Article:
Isabel Marant for H&M

H&M have had some spectacular collaborations over the last 9 years. Starting with the legendary Karl Lagerfeld, we have since been lucky enough to see pieces by Versace, Marni, Roberto Cavalli and now it has just been announced that the latest pairing will be with Isabel Marant.

I can't wait for it to hit the stores. The A/W13-14 was one of my favourite shows of the season and I will be intrigued to see whether it will include more of the brightly coloured and patterned pieces that we saw in SS13 or whether she will be sticking to her monochrome scheme that we saw in the latest show. All I know is that I expect patterns and embellishments as well as unconventional cuts, and it will all be effortlessly chic.

Here are some of my favourite pieces from the last collection and I hope to see items similar to this in the shops come November 14th..

THESE TROUSERS. I love the mixture of textures in this whole look. 

I love the cut of this jumper and the dress that it seems to be layered over. The hem line on the dress is also something we saw a lot of within this collection and I think I have fallen in love with it slightly so I am desperately hoping to get my hands on something like this.
This monochromatic look is something that we've seen a lot of over the past season and I personally love it, especially this look in all white. C'est beau.


(Images taken from

Clothes: How I'd Style It

If I had money and wasn't living on a student budget, I'd probably be drowning in clothes. However, I don't have the money and I am still a student (for now) so I have to think properly about what I buy before I buy it, will it go with anything I already own, and how much will I wear it? This is why I tend to buy basic clothes and one of my must haves is a simple pair of black trousers. I have two pairs, a cotton pair and a waxed denim pair and they are the staples of my wardrobe. 
This might seem like a really boring item to do a post about, but they are extremely versatile so I'm going to show you 3 ways that I would style them... if I had the money.
I've used this pair of waxed black trousers from Weekday as an example. They cost £55, slightly more expensive than I would want to pay but still not bad. You can find them HERE.

First up, casual:
The top, also from Weekday (HERE), is a loose fitting baseball style top. It costs a mere £16 and I think I actually might have to invest in it now I've found it. The boots are from Urban Outfitters (£65 - HERE) and although you can't really see in the photo, these are a slightly updated stye of the classic western book that's been so on trend recently and they have cut out sections at the side. The rings are, again, from Weekday costing only £9 for three and can be found HERE
Total cost of outfit not including the trousers: £90

Second, office wear/smart:
Here I've put the trousers with a white oxford shirt, which I actually bought a couple of weeks ago. It's from Urban Outfitters and in the sale at the moment at £25, you can buy it HERE. The shoes are from ASOS and I've been longing after them since I first saw them last week (HERE). The jumper is from Weekday and costs only £27, pretty good for a nice piece of knitwear I think (HERE). Finally this ASOS gold chain brightens the outfit up a bit and can be found HERE.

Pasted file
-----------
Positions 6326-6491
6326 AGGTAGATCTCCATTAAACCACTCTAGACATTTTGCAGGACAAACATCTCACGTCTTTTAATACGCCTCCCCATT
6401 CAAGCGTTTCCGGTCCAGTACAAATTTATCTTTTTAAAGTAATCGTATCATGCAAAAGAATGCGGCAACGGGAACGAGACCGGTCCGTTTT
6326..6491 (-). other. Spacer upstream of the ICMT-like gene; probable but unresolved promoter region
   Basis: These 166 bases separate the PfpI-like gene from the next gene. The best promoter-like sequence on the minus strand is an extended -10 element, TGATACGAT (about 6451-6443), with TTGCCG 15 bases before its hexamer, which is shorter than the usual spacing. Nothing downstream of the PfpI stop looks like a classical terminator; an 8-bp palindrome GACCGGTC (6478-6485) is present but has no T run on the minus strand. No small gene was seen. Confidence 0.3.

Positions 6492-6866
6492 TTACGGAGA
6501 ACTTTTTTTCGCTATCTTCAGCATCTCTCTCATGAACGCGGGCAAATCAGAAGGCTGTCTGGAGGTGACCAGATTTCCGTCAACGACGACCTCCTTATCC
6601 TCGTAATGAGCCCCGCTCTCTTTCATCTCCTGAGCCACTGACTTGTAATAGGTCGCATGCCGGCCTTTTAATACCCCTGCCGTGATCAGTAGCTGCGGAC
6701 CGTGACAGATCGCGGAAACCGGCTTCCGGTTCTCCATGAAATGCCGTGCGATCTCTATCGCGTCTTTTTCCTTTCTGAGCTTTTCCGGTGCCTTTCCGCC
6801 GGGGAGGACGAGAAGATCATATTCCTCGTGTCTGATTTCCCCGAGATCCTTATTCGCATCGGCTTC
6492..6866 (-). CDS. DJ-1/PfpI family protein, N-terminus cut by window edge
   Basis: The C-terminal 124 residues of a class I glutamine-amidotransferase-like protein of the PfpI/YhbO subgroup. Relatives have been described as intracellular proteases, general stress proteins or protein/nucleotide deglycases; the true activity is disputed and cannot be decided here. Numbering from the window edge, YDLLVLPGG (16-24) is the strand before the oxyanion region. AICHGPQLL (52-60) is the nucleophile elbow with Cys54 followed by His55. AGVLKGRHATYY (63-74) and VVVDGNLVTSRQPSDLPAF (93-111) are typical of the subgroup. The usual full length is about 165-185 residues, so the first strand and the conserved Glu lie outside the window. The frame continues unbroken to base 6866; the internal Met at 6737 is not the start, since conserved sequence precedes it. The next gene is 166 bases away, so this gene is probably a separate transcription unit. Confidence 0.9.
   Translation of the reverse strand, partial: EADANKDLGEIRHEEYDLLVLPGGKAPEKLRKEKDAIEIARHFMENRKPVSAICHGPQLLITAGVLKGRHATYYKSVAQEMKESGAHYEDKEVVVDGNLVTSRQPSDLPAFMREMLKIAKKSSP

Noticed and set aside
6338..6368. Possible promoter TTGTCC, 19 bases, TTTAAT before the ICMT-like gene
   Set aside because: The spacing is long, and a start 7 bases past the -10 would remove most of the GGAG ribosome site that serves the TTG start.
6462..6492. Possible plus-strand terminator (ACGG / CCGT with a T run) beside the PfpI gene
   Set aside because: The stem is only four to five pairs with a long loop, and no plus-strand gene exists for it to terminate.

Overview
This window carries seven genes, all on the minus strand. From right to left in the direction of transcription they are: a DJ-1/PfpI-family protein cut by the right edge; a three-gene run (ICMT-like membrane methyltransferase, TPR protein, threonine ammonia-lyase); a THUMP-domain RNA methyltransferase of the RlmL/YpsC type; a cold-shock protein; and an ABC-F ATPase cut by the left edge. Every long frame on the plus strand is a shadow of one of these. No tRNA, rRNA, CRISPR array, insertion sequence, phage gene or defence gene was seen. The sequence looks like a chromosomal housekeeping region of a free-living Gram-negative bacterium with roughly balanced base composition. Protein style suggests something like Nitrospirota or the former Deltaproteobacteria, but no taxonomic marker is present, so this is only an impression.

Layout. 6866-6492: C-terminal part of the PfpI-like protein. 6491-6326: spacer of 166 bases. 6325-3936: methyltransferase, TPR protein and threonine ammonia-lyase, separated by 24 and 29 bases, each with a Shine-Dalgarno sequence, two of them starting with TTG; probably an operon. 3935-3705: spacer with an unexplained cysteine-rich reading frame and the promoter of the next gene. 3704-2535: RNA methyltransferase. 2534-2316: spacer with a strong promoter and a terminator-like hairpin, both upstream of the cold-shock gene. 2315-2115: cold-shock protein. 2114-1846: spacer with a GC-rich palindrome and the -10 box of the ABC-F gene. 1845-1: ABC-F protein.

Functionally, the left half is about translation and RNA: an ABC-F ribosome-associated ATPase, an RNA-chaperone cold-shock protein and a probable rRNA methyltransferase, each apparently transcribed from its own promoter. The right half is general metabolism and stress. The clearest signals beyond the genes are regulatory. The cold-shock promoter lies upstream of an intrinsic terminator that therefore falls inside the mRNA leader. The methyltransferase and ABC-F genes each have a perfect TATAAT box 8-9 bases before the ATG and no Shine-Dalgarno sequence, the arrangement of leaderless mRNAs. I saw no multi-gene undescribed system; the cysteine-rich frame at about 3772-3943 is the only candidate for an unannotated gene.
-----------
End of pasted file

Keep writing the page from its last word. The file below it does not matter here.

Total cost of outfit not including the trousers: £99

Finally, dressed up:
For this outfit I put the jeans with a simple mesh insert top from & Other Stories (£19 - HERE), and necklace from the same place at £29 (HERE) and finally some Zara heels that you can buy HERE.
Total cost of outfit not including the trousers: £77.99

Chicken Katsu and Kappa Maki

Another recipe post today but this time something from slightly further afield.. I made chicken katsu and kappa maki (cucumber sushi rolls). It's a really simple dish to make and the only part you really have to practice at is rolling the sushi but there's plenty of videos online that walk you through exactly how to do it.
There's a few things you will need to go out and buy that you probably don't already have in your cupboards but the good news is that most good supermarkets have begun to stock Japanese cooking items so you should be able to buy most of it without having to go to a specialist store. The only thing you may struggle to get is the Tonkatsu sauce, which is a Japanese fruity/almost bbq sauce. I got mine from a Japanese supermarket in London.

This recipe serves 3-4 people and you will need:
For the Katsu:
A chicken breast per person or about 500g of readily sliced chicken breast
2 eggs
Plain flour
Panko (Japanese breadcrumbs)
Tonkatsu sauce
Salt and pepper

For the sushi:
1 cup of sushi rice, uncooked
Cucumber, cut into strips about a cm wide
3 sheets of toasted nori/sushi nori
1/2 tbsp Japanese rice vinegar
A bowl of water
Sushi rolling mat

The first thing you want to do is prepare the rice as per the instructions on the packet. It's a good idea to soak the rice for half an hour before cooking - I think this maybe breaks down the starch and makes it stickier, which is what you want. 
While that's soaking, prepare the chicken. If you've got chicken breasts, slice them into one inch strips.  Lightly salt and pepper the chicken and set to one side for a minute. Now you want to set up 3 bowls: one with flour in; one with the 2 eggs, whisked; and finally one with the panko. There's no exact rule on how much flour or panko. I just judge it by eye, but start with less than you think you might need as you can always add more.
Dip the chicken first in the flour, making sure it's coated all over, then in the egg, and finally into the panko making sure it's got even coverage all the way round.